That’s really hard. Really hard! In first place has to be Beverly. She’s just so huggable. She’s partially inspired by siblings (“I’m stuck. In boredom.” – one of my favourite lines.) Very, very close second would be Lips best, particularly when it came to fleshing out his character right down to the nitty gritty bits like his likes and dislikes, his fashion choices, his little quirks – I thoroughly enjoyed that. Lips is almost like one of those big mascots at sports events – big and clumsy, though perhaps not cuddly, although he might chase you for a hug.

In terms of getting things written down, I didn’t find any bits of the book hard to write, but quite a few of the scenes did undergo some serious overhauls that took a little brainstorming before I got them right. That said, I think Shadavia was a hard character to write and I’m actually a little bit not 100% happy with her. I’m not sure whether she’s a friend or an enemy, which is off-putting because I think I wanted her to be either or.

You won the Everything with Words 2019 YA competition, has the story changed much between your submission and the published book?
A lot has changed since the manuscript that I entered into the competition, but at the same time not much has. The bits that have changed are fundamental to the plot but not in a way that changes the direction of the story. Previously I had focused on Kadie’s issues and the things she was trying to hide, without expounding on the reasons for things, the complex background to why she thinks the way she does.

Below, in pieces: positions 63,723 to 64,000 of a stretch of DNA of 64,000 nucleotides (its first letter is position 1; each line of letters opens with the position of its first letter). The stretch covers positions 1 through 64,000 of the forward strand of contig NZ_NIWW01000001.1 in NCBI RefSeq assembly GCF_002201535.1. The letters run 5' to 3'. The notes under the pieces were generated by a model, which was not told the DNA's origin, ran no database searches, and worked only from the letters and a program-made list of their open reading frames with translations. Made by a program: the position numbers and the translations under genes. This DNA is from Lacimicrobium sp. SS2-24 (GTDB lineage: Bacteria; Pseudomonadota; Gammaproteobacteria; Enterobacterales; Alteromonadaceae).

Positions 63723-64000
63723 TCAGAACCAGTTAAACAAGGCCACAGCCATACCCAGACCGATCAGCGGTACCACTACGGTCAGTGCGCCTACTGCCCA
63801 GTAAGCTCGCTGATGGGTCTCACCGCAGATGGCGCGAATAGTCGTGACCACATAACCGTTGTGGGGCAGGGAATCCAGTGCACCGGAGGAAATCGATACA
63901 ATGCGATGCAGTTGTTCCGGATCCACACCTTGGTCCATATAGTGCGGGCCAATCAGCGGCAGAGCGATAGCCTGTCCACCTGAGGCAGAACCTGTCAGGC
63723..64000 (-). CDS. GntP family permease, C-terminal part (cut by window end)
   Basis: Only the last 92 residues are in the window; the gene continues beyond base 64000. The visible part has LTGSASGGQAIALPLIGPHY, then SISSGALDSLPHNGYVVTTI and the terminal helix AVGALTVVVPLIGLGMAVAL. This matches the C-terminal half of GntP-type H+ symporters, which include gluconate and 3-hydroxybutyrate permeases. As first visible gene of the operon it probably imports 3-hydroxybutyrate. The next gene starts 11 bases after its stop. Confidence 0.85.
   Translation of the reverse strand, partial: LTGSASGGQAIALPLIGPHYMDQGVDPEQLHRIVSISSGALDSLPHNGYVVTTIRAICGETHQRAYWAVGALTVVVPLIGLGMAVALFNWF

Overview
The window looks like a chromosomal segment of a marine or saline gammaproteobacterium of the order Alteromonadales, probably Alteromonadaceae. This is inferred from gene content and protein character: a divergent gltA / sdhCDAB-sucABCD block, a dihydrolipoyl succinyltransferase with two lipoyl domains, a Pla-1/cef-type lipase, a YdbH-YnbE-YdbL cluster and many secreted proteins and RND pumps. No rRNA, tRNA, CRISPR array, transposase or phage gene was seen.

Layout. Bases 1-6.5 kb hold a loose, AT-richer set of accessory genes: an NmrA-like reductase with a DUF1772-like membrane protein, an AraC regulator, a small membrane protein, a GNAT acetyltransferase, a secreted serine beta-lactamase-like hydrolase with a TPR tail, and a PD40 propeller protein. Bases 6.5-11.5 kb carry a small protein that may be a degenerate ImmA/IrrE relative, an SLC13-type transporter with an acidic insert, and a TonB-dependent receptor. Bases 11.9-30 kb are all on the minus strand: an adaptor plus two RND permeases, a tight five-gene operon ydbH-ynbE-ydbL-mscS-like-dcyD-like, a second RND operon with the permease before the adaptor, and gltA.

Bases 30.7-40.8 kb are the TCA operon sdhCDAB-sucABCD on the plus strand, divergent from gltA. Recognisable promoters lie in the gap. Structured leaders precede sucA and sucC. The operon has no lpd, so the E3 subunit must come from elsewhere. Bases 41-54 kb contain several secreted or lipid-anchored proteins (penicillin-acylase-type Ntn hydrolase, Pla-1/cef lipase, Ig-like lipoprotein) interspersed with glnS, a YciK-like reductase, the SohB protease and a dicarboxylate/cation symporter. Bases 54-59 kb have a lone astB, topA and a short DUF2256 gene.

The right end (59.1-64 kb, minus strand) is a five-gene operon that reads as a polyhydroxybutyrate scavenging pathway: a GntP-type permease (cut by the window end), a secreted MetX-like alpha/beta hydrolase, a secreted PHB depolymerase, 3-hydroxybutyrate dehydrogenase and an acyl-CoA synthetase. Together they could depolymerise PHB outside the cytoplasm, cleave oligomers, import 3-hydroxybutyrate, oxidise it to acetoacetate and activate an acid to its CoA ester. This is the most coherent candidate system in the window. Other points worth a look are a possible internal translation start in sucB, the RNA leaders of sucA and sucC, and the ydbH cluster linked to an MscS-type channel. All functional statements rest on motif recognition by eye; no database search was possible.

Also, a lot of my secondary characters were very flat in the original. I had a lot of great fun making them into real people. Readers will never know most of the details about Eisha or Josh or even Kelly, but I know them, and that’s the important thing, because it really makes a difference when the background characters have a full personality.

As you work in a school library, did you make the most of your access to teenagers and get them to read early drafts for feedback, or did you keep it to yourself? It may surprise you that I actually didn’t work in a secondary school at the time I wrote The Sound of Everything. I am just a word nerd, obsessed with London slang. I started studying it for a story some time back and became interested in the way it evolves and spreads out to the rest of the country (kids in Swindon often talk with what could be considered London slang, only with a Swindonish edge to it). I learned to imitate the language by listening to interviews and watching vlogs to see how young people talk in their comfort zones. I really, really enjoy the dialogue side of things, which you can probably tell.

Nobody really read early drafts before the competition. I don’t know that I would have had the confidence to convince a student to read the manuscript before it was published!

What are you reading at the moment and who would you recommend it to? I am currently reading Ballet Shoes by Noel Streatford and Harriet the Spy by Liz Fitzhugh. Ballet Shoes is a classic story about sisters and the struggle for money, and I think would appeal to little girls who like to read challenging. However, it would also still appeal to teenage girls too, if they like historical fiction.

Any plans for a 2nd novel?
Ooh . . . not at the moment. I have a lot going on, including scraps of other ideas, but nothing that could be called a plan for a second novel.  

THE SOUND OF EVERYTHING is out now! Huge thanks to Mikka at Everything With Words for sending me a review copy and organising the interview.

About Caroline Fielding

Chartered School Librarian, CILIP YLG London Chair, Bea-keeper